How do you manage an event guest list to ensure staff and attendees are safe? It’s a delicate question as planners and hotels try to balance security, privacy and liability.
“You don’t want people to feel like they’re in a hospital,” says Jamie Breslin, director of catering at Four Seasons Hotel in Chicago. “It’s supposed to be a nice experience.” Four Seasons and other hotels plan to take the temperature of people who enter the lobby.
Urban Resort Concepts in Shanghai takes temperatures – and takes it a step further by also asking guests to provide certain documentation, says CEO Markus Engel. In Beijing residents fill out a health survey online, and software issues them a colored health code that specifies where they can go. They are required to present a green code on their phone in order to attend an event at the company’s PuXuan Hotel and Spa.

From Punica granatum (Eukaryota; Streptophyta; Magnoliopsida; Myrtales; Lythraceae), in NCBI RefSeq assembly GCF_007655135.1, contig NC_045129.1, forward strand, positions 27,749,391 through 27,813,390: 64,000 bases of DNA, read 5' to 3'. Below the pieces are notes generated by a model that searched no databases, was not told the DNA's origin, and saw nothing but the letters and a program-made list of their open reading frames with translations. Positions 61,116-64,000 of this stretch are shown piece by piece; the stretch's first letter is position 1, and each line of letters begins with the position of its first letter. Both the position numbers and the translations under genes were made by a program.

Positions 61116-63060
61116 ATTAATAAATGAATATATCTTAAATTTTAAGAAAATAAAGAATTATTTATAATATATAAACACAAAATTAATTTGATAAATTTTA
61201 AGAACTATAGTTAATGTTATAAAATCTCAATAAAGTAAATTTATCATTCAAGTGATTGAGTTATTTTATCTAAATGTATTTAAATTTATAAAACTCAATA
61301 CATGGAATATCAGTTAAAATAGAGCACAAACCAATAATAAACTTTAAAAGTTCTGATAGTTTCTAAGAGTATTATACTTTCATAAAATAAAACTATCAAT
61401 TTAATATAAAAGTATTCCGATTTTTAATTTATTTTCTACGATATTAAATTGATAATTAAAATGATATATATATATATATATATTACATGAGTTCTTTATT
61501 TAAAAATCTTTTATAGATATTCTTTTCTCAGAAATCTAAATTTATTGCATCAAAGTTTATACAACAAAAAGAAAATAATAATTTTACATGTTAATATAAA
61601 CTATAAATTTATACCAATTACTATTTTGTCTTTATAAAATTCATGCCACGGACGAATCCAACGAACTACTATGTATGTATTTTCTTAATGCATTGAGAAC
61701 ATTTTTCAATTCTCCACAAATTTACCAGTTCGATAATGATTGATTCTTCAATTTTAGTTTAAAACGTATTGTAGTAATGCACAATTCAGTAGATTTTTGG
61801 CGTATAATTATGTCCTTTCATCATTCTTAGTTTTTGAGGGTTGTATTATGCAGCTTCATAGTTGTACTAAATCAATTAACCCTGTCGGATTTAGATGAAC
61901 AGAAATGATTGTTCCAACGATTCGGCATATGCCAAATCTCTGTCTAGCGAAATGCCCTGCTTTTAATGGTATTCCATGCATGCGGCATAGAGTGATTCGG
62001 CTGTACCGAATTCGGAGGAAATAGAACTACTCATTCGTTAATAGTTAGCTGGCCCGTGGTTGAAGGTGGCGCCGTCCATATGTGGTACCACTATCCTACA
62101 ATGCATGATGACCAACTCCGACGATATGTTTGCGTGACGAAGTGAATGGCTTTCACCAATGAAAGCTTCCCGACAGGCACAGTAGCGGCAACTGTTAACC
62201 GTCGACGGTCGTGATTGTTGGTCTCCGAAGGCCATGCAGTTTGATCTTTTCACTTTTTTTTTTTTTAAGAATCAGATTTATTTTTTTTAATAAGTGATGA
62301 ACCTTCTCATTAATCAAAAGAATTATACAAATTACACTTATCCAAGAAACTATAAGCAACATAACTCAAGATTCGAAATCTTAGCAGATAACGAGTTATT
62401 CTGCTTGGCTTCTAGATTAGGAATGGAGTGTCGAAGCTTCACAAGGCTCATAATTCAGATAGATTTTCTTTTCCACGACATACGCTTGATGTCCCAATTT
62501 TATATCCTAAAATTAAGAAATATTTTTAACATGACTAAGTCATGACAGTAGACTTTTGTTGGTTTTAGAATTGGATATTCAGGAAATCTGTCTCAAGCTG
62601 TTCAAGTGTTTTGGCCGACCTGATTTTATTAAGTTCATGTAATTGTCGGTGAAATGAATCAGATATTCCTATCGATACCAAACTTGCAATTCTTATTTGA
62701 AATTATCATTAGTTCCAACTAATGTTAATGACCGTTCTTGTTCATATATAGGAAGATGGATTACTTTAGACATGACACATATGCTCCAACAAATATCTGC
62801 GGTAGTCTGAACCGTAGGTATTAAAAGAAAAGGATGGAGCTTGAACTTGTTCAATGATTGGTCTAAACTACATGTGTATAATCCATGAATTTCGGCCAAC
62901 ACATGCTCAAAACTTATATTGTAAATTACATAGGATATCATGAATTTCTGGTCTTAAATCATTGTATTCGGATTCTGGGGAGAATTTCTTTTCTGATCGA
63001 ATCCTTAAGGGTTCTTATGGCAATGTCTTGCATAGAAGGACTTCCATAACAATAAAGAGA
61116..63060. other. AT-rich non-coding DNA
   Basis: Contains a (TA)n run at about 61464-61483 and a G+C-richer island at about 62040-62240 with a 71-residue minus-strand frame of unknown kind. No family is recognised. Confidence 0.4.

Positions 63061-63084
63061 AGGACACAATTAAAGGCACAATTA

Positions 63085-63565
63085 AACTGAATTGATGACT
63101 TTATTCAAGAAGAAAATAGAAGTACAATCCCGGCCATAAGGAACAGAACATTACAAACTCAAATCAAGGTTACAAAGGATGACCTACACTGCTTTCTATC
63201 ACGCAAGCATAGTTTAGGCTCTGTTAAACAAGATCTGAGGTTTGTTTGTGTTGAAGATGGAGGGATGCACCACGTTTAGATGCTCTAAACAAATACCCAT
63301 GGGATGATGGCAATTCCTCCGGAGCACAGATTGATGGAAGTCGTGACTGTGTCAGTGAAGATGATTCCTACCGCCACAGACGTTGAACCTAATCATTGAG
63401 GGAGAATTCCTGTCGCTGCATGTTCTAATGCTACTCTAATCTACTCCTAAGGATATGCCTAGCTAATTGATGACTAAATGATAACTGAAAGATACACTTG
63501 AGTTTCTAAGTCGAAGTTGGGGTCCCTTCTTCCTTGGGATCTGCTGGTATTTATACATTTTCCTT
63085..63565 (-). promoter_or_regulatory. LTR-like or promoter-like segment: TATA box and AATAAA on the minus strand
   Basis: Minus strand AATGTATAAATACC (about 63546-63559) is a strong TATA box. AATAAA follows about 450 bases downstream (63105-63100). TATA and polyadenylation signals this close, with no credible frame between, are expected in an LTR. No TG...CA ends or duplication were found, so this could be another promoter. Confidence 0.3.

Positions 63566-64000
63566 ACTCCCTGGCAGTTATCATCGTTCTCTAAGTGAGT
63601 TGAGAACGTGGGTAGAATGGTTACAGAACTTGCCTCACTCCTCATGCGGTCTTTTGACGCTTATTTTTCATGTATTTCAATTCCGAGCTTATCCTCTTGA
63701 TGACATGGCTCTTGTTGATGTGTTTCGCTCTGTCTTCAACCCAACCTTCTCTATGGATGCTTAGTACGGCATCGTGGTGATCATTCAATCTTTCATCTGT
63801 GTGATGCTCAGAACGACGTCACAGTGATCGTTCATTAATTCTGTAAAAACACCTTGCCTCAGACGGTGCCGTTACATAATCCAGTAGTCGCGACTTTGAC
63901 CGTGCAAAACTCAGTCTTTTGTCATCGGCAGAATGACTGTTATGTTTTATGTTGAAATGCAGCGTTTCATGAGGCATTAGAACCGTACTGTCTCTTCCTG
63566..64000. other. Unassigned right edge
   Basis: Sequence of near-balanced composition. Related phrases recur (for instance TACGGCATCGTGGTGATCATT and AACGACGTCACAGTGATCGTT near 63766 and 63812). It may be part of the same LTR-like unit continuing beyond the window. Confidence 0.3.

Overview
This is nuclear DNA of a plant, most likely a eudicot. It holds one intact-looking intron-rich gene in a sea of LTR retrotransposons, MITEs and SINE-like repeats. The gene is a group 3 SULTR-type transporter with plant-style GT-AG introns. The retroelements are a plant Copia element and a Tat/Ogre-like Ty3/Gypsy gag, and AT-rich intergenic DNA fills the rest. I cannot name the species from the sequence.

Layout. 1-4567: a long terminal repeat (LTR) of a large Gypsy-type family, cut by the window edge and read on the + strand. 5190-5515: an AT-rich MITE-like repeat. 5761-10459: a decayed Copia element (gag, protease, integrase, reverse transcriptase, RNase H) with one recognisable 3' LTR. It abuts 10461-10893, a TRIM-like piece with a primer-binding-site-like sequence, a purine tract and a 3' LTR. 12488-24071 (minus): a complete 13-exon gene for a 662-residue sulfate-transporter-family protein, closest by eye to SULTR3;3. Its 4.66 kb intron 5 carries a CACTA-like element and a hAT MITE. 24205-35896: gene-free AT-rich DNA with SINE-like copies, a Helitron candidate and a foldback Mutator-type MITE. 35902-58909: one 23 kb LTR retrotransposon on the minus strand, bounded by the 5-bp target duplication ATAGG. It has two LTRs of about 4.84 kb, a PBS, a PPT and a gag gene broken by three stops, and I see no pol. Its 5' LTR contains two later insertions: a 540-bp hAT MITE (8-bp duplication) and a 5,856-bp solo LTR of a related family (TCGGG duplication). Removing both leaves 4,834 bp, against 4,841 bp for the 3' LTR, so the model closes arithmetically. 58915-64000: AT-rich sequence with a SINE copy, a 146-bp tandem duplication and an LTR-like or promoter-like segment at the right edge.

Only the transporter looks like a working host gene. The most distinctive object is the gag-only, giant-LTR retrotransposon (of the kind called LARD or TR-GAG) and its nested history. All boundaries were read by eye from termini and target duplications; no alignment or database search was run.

At the Intercontinental Hotel San Francisco, General Manager Raymond Vermolen says the hotel is taking the temperature of associates but not guests. But the staff would work with event planners to determine the level of vetting, including temperature checks at the door, he says.
Accor hotels in North America and South America send questions in advance to guests who book a reservation.
“If guests belong to a risk group for COVID-19 (indicated by a positive response to any of the questions asked), we ask that they postpone their travels until the risk period has passed,” says Jeff Doane, senior vice president, sales and marketing for Accor North and Central America.
Technology is supplying another option — no-touch thermal scanning where people walk by a thermal camera that records body temperatures with high accuracy. People who register an above-average temperature could be pulled aside for additional screening. “It’s an option for larger events,” says Chicago event planner Jodi Wolf.